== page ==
NEARY: Yeah. We are talking with Lynne Sarikas. She is the director of the MBA Career Center in Northeastern University. She's telling us about some of the strange questions you might encounter in an interview. We're going to take a call now. We're going to go to Phil, and Phil is calling us from Mountain View, California. Hi, Phil.

PHIL (Caller): Hi. This is Phil from Mountain View, part of Silicon Valley, and I was interviewing for an engineering consulting job. And they asked me what my major weakness was. And for an engineering job that's a curveball, totally off the wall. And I just blurted out the first thing that came to my mind, which was green kryptonite.

(Soundbite of laughter)

NEARY: So, you had the curveball answer as opposed to curveball question.

PHIL: Yeah, I didn't get the job.

(Soundbite of laughter)

NEARY: Why is that such a curveball for an engineering job?

PHIL: Well, it's rare enough to get technical questions. Mostly it's, how soon can you start? And what sort of experience do you have?

(Soundbite of laughter)

NEARY: So, just being asked that - and is that because engineers don't admit their weaknesses, or what?

(Soundbite of laughter)

PHIL: I think it's because engineering interviewers are so uncomfortable talking about anything that's at all personal.

NEARY: OK. All right. Well, thanks so much for calling us.

PHIL: Thank you.

NEARY: And I just want to remind our listeners that you are listening to Talk of the Nation from NPR News. We're going to go next to Allison. She's calling from Cape Cod. Hi, Allison.

ALLISON (Caller): Hi. I used to work on a sailboat called the Clearwater on the Hudson River, and - can you hear me?

NEARY: Yes, I can.

ALLISON: Oh, OK. And when I would do interviews for crew, or for education, people or interns coming on the boat, I often used questions like that. Like, if you were a cereal, what kind of cereal would you be? And I mean, really the only reason was to just see how people would react when they're thrown something like that. Like, are you going to hold it together? Can you have something really quick? Are you going to be really creative? And I think, you know, a good interviewer will give them a few seconds, or a minute or two, to think about it.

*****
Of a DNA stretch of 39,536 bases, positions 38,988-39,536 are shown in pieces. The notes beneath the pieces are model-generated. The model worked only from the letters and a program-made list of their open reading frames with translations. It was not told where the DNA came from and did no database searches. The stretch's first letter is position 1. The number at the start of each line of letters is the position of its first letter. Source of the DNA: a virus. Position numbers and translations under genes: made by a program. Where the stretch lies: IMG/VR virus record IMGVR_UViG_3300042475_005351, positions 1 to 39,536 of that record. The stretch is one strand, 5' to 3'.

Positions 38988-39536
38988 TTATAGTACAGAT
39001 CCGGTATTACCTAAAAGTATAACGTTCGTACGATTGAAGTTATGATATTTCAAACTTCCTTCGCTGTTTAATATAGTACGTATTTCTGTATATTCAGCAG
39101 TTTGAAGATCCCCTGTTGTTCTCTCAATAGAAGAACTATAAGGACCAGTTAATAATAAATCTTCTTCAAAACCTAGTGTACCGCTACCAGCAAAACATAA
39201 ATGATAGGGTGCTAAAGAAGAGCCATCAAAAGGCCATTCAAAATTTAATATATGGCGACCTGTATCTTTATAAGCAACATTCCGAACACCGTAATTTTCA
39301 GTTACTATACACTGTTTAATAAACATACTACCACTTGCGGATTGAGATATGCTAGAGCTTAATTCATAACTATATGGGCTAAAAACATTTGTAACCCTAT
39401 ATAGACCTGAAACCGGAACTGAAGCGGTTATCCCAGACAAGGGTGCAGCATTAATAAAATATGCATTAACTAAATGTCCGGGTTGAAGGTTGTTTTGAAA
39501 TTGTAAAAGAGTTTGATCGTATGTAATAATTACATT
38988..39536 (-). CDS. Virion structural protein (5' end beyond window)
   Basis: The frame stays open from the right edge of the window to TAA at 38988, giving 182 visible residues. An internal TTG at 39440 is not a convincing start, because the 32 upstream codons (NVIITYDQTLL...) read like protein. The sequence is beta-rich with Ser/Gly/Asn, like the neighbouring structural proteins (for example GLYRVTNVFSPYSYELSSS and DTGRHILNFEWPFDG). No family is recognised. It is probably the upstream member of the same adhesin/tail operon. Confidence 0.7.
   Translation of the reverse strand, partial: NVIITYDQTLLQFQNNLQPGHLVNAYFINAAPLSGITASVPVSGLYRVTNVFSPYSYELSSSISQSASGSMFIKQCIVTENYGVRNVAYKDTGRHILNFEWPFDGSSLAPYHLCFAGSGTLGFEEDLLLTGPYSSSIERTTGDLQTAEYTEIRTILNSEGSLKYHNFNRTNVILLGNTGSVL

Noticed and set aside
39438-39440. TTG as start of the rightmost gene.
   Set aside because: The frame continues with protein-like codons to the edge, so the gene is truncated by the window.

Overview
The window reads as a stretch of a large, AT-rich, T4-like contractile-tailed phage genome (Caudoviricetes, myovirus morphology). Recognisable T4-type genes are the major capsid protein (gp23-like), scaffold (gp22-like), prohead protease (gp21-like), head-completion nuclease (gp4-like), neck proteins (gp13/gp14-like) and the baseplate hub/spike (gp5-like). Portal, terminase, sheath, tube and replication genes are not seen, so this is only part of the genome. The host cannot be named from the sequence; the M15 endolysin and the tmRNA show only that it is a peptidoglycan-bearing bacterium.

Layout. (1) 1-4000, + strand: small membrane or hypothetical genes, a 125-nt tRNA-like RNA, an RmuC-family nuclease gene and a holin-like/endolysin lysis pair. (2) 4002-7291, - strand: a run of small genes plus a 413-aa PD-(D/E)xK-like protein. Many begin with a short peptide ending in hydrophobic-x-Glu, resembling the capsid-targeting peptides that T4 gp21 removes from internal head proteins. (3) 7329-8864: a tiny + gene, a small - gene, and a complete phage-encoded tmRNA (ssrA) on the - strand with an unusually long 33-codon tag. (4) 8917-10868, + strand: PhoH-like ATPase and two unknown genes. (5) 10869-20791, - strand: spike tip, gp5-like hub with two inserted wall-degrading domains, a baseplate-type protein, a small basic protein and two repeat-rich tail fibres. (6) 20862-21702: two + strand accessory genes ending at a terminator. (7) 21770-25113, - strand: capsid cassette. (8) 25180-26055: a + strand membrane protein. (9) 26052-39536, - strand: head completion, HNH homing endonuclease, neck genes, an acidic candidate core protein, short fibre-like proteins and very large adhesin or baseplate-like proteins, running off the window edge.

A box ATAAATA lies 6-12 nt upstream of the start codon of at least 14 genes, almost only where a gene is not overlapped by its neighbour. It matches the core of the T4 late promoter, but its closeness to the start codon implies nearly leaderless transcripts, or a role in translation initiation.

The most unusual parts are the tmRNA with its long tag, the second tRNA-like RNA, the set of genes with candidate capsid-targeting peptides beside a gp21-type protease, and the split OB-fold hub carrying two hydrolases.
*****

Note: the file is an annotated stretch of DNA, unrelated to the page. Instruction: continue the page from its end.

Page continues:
NEARY: Yeah.

ALLISON: And it was really just kind of interesting just to see their reaction to something like that.

NEARY: Do you remember some of the good answers or some of the bad answers or...?

ALLISON: I don't think there really is a bad or a good answer. You know, I think if they're willing to go with you on it, that's a good indication that they might be willing to, you know, do something important in a hurry if they're working with you on a sailboat.

NEARY: Aha. And to what degree did those kinds of - the answers to those kinds of questions sort of tip the decision one way or the other for you?

ALLISON: Well, I mean, if I had two people with similar qualifications and backgrounds and, you know, one was super creative, and quick, and witty, about their answer and their reason why, I think I'm probably, you know, may lean towards that person if there was only one (unintelligible)...

NEARY: All right. So it can really make...

ALLISON: Funny as it might seem, you know?

NEARY: Yeah. So, these can really make a difference then?

ALLISON: Yeah. I think - especially in that kind of environment. We were close-knit community, living on a sailboat, a lot of music, a lot of - we needed people to be creative. So, you know...

NEARY: Right.

ALLISON: Helps the job.

NEARY: All right. Thanks for your call, Allison.

ALLISON: Thank you.

NEARY: So, Lynne Sarikas, what kind of advice do you give to people for how they should handle these kinds of questions?

Ms. SARIKAS: The first advice would be to be super well-prepared for the anticipated questions. If you're really well-prepared and ready to talk about the strengths and weaknesses, and where do you see yourself five years from now, and why are you qualified for this job, the better prepared you are for those, kind of the more brain cells you've got available to be spontaneous and go with the flow on some of these off-the-wall questions.